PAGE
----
Gary Fitch of Tannersville, Pa., knew he had prostate problems. He scored high on PSA (prostate specific antigen) tests as far back as the late 1990s, but biopsies ruled out cancer. His prostate was enlarged, with symptoms to match – like frequent urination and difficulty getting a stream going. Medication helped, but his urologist told Fitch he’d eventually need surgery such as TURP (transurethral resection of the prostate) that would remove excess prostate tissue and relieve pressure on the urethra, which channels urine from the bladder. “I put it off and put it off,” the 75-year-old Fitch says. “Having this kind of procedure is not something you really look forward to.”
In spring 2017, his body forced a decision. “One night I couldn’t go at all,” Fitch says. “I tried my darndest for a day and a half.” A urine-draining catheter offered a short-term solution. It was the endpoint for his condition, known as benign prostatic hyperplasia (BPH).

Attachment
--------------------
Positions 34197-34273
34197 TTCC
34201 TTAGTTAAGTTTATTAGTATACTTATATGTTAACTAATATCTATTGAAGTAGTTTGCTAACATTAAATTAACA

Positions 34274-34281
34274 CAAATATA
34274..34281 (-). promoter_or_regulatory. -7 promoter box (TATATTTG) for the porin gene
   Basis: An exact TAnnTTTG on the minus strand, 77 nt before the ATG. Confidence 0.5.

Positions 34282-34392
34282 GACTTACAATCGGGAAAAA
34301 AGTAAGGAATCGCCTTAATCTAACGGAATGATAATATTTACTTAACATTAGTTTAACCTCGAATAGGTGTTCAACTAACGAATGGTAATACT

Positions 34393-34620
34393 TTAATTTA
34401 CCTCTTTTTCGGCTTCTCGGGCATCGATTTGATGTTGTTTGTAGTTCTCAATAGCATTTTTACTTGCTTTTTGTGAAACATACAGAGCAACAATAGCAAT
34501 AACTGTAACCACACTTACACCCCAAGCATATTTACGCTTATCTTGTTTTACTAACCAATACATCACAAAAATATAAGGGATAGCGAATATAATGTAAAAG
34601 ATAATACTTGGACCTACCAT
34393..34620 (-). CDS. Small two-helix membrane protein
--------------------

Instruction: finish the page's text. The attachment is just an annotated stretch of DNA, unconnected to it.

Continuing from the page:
New option: HoLEP
Fitch’s prostate was now too large for standard TURP. Next standard option: an open prostatectomy surgery that involves a hospital stay and carries risks of complications and bleeding. “At that point, my urologist recommended I see a surgeon at Lehigh Valley Health Network (LVHN) who offered a different procedure that very few surgeons in the U.S. can do,” Fitch says.
Called holmium laser enucleation of the prostate (HoLEP), the minimally invasive procedure removes substantially more prostate tissue with fewer risks and less blood loss than a TURP or open procedure. “You get the same results as with open prostatectomy but go home after about 10 hours instead of staying overnight in the hospital,” says urologic surgeon Jim Johannes, MD, with LVPG Urology. “Many urologists believe this approach will become the new standard of care for BPH, but it requires specialized equipment and training.” LVHN alone offers HoLEP locally.
Imaging tests showed Fitch’s prostate had grown four times larger than normal, making him an ideal HoLEP candidate. “I showed up for surgery around 7 a.m., and by about 3 p.m., they said I could go home,” Fitch says. “The results are absolutely amazing.” Issues with flow, control and pain have vanished. “By every objective, measurable outcome, he’s doing fantastic,” Johannes says. “He’s peeing better than a 20-year-old.”
– Richard Laliberte
Accepting New Patients